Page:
My schedule has been a bit crazy this holiday season, and will be through New Years, so please forgive the abbreviated recaps.
The most notable thing about this Sixers game is that Mark Jackson corrected his error of the Lakers game, benched his conventional centers in the fourth quarter, and went back to the crunchtime Nellieball lineup that has been responsible for so many wins this season.
And as has been shown so many times before, the Warriors’ two-point-guard backcourt is virtually unguardable by conventional backcourts. And with a spread floor, David Lee and Carl Landry are virtually unguardable by conventional frontcourts. And with opposing defenses forced to scramble all over the floor to help, Klay Thompson at the three is… not virtually unguardable, but quite literally left completely unguarded.
That, my friends, is a recipe for victory. Don Nelson’s recipe.
Fastbreak Points: The running game has been a real bugaboo for both myself and Jim Barnett the past few years. Simply because for the last three seasons the Warriors have had a running roster (despite Joe Lacob’s best efforts to destroy it with the Kwame Brown Era and the Andrew Bogut Myth), but have not been allowed to run by their rookie coaches.
There are signs — signs — that this is beginning to change. I’m seeing the guards beginning to leak out on occasion. I’m seeing David Lee — one of the top 5 outlet passers in the league — getting the occasional chance to throw an outlet pass. It’s still not close to where it should be, but it’s headed in the right direction.
A few weeks ago, the Warriors were 18th in the league in fast break points per game. They are now up to 12th. Last year, they averaged 13 fast break points per game. This year they’re averaging 14.4. And in the last three games, despite getting only 9 last night, they are averaging 19.
What should they be averaging? Houston is leading the league at 18.4. The Nuggets, 18.2. Clippers, 17.7. OKC 16.4.
Is there any reason why the Nellieball Warriors, possessed of the best shooting wings in the entire league, should be pushing the tempo less than these other teams?
No there is not. Unless of course your agenda is to show your boss a low “Field Goal % Against” stat at the end of the year.
I will have something to say about that completely bogus stat — which as of late has been much ballyhooed by the Warriors PR machine — in a later post.
Jarret Jack and Stephen Curry: It’s pretty amazing what Jack can do when he’s allowed to look for his own shot, isn’t it? And it should be noted that on most nights, Jack has the far easier matchup on the offensive end. Curry is being guarded by the point guard, Jack by the two guard, and you can count on the fingers of one hand the number of two guards who can guard point guards in this league.
Remember the theory that Monta had to be traded because the Warriors backcourt was too small? Hah. Remember the theory that Monta had to be traded to get the ball back in Curry’s hands? Hah.
Monta was never the problem with this team. Never.
David Lee: Empty stats? Lee carried the Warriors in crunch time last night, just as he could every night when Jackson gets the crunch time lineup right.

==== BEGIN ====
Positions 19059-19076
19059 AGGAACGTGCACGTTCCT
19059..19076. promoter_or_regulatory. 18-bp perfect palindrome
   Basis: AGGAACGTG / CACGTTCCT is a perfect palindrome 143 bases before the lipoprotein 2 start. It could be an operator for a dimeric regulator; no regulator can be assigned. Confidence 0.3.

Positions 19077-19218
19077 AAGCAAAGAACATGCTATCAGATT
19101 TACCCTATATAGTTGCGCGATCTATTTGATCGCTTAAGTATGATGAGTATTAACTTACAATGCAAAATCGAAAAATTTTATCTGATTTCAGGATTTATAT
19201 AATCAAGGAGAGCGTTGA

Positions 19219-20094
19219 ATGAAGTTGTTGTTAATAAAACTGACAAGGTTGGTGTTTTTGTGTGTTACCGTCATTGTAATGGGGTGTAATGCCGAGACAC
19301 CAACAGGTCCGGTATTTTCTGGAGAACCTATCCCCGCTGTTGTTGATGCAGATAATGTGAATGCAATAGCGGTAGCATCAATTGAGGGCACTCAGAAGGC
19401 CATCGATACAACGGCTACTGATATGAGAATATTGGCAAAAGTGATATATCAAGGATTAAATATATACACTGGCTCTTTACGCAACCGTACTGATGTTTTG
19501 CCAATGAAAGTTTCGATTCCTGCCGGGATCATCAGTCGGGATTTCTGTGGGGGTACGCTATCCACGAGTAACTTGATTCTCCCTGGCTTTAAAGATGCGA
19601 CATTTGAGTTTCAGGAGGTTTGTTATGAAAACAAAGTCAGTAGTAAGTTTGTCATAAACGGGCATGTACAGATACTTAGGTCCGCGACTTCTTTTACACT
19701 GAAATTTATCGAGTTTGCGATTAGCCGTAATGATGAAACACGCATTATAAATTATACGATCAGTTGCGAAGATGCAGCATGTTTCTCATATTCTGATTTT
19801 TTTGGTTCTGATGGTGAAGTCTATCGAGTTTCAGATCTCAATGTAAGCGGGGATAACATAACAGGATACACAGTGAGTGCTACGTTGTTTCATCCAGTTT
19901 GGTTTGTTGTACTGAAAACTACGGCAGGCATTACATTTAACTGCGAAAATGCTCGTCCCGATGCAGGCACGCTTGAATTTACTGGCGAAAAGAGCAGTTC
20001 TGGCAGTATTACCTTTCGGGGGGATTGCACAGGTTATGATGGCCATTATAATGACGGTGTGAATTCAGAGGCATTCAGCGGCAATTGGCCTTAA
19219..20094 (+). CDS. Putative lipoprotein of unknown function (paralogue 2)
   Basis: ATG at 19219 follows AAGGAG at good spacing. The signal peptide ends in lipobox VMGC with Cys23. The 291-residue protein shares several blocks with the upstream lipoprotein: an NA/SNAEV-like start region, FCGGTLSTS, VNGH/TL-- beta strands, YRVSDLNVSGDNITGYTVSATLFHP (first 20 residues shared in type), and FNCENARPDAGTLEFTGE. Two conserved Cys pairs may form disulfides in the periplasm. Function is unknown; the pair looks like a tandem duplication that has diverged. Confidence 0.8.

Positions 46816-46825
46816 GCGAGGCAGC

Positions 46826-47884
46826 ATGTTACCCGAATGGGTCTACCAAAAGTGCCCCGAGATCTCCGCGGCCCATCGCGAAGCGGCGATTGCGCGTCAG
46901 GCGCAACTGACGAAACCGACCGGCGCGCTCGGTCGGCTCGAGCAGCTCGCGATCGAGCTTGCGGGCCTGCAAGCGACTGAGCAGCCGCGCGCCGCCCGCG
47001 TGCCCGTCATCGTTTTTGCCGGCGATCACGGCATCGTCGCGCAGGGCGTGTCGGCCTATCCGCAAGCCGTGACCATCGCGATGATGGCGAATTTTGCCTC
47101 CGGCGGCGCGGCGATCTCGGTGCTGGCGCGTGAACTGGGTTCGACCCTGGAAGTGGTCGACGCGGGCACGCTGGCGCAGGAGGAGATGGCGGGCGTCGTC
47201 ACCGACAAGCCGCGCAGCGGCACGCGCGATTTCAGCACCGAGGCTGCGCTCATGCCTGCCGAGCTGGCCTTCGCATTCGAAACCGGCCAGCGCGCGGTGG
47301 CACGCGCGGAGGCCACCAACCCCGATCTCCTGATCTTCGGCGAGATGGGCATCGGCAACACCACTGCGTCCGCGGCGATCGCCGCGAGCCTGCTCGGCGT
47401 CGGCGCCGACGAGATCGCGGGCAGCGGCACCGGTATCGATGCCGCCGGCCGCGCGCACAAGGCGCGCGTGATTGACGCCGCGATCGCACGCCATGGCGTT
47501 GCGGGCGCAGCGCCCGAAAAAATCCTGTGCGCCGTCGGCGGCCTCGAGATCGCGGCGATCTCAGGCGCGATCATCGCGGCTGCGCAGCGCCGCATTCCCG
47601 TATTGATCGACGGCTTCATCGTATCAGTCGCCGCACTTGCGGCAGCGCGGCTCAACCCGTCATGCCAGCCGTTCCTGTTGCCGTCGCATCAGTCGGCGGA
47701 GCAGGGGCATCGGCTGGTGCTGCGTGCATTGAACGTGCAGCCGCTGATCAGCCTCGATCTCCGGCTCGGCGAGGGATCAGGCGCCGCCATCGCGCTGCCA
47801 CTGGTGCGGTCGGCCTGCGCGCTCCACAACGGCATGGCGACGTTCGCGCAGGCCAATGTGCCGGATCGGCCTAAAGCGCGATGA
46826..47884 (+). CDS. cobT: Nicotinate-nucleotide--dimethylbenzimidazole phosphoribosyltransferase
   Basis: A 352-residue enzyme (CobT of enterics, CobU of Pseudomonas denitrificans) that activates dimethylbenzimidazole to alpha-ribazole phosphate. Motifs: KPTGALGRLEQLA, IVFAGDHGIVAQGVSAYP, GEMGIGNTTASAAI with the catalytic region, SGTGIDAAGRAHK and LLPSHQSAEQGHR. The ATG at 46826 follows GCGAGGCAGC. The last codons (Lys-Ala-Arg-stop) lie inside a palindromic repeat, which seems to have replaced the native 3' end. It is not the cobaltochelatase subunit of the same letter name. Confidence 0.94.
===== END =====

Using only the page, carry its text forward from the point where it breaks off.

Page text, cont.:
It was a crime that Jackson forced him to watch on the wings in the Lakers game as Curry tried to run pick and roll with Ezeli.
And it was a crime that Lee wasn’t featured in pick and roll offense for two long years.
Klay Thompson: Not the best night from Klay, but not the worst either, as he went 4-7 from three.
3 assists, and many of his best passes, coming off the dribble, were either fumbled or not finished.
Carl Landry: Anyone else noticing that his jumper has stopped falling? That has severely limited his usefulness to the Warriors in the last few weeks, and led to Green taking some of his fourth quarter minutes.
He was great around the hoop last night though, in a good matchup for him against Lavoy Allen, Kwame Brown and former Warriors-killer Thaddeus Young.
And he spreads the floor just enough to give David Lee room to operate.
Kwame Brown: Thank god some other poor team is having their Kwame Brown Era, and no longer us.
I see those 8 rebounds and that +4, but watching the game I felt that every minute he was on the floor Doug Collins was blowing his team’s chance to get back in the game.
And he did.
Andris Biedrins: It’s nice to see Beans enjoying a healthy stretch of games.
Festus Ezeli: Jackson has correctly stopped trying to post up Ezeli, and instead is trying to run pick and roll with him. Unfortunately, in the last couple of games Ezeli has been simply unable to catch the ball. Curious, as his hands looked pretty darn good earlier in the season.
The Brand: Earlier this year I uncharacteristically begged off pronouncing judgement on the lottery pick for whom Joe Lacob tanked an NBA season. I needed to watch a few more games.
I don’t need to see any more. My analysis will be dropping shortly.
Last night’s game was like many others we’ve seen from Barnes this season. One play in particular stood out to me, I think in the 3rd Q, if you want to hunt it down. Barnes got inside position on a rebound, timed his jump perfectly to get it, but had it simply ripped from his grasp by the player behind him.
Bobby Knight would note that he went up for it with one hand.
Happy New Year everyone!